Moylegrove is a small unspoilt village where time has almost stood still. With a population af just a few hundred, it lies just a few miles North of Newport and South of St Dogmaels and Poppit Sands.
Moylegrove lies within the Pembrokeshire National Park, gaining a degree of protection from development, so remaining largely unchanged from decade to decade. Consisting mostly of traditional colour washed cottages and houses it boasts two chapels and the church of St Andrews – all with regular services. In the adjacent hamlet of Monnington, the church is now used only very occasionally. Moylegrove no longer has a pub, though there was a total of nine pubs in the village around the turn of the century.
The name of Moylegrove is said to date back to 1291, possibly originating from an early reference to Moylegrove Church as “Ecclesia de Grans Matildis” – “The Church of Matildas Grove”. Matilda was married to Robert Fitzmartin and gave part of her dowry to St Dogmaels abbey. Moylegrove’s name has evolved over the years becoming “Moldegrove” and later, during the reign of Henry 8th, “Moilegrove” – eventually evolving into the current “Moylegrove”.
From Moylegrove, there are several lanes leading to Ceibwr Bay, which was once a well-known smugglers cove. Ceibwr Bay is sheltered by rugged and dramatic cliffs. During the spring and summer the cliff tops turn pink, with the thrift that grows profusely covering the cliff faces almost to the waters edge.
“The area around Ceibwr is lonely and wild, probably more so than on any other stretch of the Pembrokeshire coast”.
This truly is a dramatic stretch of coastline the “Witches Cauldron” (Pwll-y-Wrach) is well known, it is a where a natural rock bowl has formed and the “Cauldron” is fed by the tide racing through an underground passage. The sides of the “Witches Cauldron” are almost sheer making this a fantastic sight – well worth a visit. For those who enjoy sea-fishing, it is a good spot for Bass, Mackerel and Pollack.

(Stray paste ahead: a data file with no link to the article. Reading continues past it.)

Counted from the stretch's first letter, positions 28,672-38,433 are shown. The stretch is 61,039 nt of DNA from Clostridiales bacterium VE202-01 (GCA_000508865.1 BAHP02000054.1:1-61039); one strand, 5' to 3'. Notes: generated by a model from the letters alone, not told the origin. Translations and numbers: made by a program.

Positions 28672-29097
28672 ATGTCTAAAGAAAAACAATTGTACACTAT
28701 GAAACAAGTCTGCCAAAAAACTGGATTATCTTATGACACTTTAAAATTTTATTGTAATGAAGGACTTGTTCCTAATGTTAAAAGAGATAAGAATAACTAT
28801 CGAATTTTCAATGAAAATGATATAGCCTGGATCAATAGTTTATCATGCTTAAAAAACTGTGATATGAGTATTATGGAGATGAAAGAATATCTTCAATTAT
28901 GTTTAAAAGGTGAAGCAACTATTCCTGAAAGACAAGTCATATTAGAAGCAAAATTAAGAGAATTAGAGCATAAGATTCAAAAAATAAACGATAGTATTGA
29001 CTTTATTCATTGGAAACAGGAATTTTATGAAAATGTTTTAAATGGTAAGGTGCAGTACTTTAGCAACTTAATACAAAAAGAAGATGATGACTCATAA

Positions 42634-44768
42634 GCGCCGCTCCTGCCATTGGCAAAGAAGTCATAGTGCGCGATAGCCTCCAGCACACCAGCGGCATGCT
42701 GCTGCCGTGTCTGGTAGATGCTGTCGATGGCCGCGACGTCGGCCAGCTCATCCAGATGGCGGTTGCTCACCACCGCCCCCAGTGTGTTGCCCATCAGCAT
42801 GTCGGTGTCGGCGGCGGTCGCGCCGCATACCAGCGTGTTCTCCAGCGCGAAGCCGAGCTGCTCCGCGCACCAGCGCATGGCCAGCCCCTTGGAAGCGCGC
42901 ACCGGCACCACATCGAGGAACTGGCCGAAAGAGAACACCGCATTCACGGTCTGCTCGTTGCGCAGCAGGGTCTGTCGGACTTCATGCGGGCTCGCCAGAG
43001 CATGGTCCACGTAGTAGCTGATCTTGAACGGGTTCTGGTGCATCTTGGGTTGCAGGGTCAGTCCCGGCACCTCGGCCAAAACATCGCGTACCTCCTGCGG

During the early 1980’s Moylegrove hit the headlines, with its most publicised smuggling activity ever, which the Police called “Operation Seal Bay”. A small almost inaccessible beach along the coast between Moylegrove and Newport was being used by an international drugs smuggling ring. A false underground cave had been constructed and was being used for the concealment of drugs which were shipped in by sea and later moved and distributed at the smuggler’s convenience.
There are a number of Iron Age forts in the area – Castell Treriffith overlooks Ceibwr Bay and was given to the National Trust by Wynford Vaughan-Thomas.
Llech y Dribedd is a pre-historic tomb situated in a field just some half a mile towards Newport from the centre of the village.
Within the Moylegrove area, farming is still considered the main industry. There is also quite a diverse range of small businesses in the locality. The village is proud of its connections with the local bus company, which started in the village.
The nearest places to grab a bite to eat at Moylegrove are the Penrallt Garden Centre or further afield at St Dogmaels or Newport.
Traditional Stone Buildings
Angora Sheep at Moylegrove
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